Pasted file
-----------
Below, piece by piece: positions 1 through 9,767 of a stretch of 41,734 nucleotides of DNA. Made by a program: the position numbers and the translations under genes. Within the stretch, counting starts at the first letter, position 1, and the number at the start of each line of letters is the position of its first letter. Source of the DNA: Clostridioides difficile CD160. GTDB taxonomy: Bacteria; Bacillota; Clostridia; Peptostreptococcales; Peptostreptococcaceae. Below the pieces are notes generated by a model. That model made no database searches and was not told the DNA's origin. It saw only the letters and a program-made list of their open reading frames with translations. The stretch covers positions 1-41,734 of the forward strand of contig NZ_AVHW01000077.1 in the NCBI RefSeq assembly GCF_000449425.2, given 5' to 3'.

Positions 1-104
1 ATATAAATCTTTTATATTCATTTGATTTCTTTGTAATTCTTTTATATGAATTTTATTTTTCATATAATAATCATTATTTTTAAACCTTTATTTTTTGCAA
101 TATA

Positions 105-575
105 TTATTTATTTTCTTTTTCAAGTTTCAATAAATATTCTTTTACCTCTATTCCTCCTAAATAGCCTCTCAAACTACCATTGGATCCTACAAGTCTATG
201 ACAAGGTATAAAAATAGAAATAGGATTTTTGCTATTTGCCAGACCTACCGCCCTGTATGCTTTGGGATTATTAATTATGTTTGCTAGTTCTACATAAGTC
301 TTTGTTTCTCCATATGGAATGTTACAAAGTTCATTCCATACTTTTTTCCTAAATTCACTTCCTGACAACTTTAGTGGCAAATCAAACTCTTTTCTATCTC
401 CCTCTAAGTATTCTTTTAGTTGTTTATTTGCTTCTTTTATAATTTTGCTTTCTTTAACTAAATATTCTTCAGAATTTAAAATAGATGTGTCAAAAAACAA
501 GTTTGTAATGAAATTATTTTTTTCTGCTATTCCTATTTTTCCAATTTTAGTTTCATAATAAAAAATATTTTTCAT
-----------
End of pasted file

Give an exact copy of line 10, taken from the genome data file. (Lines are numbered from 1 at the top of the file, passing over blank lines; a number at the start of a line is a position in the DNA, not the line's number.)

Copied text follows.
501 GTTTGTAATGAAATTATTTTTTTCTGCTATTCCTATTTTTCCAATTTTAGTTTCATAATAAAAAATATTTTTCAT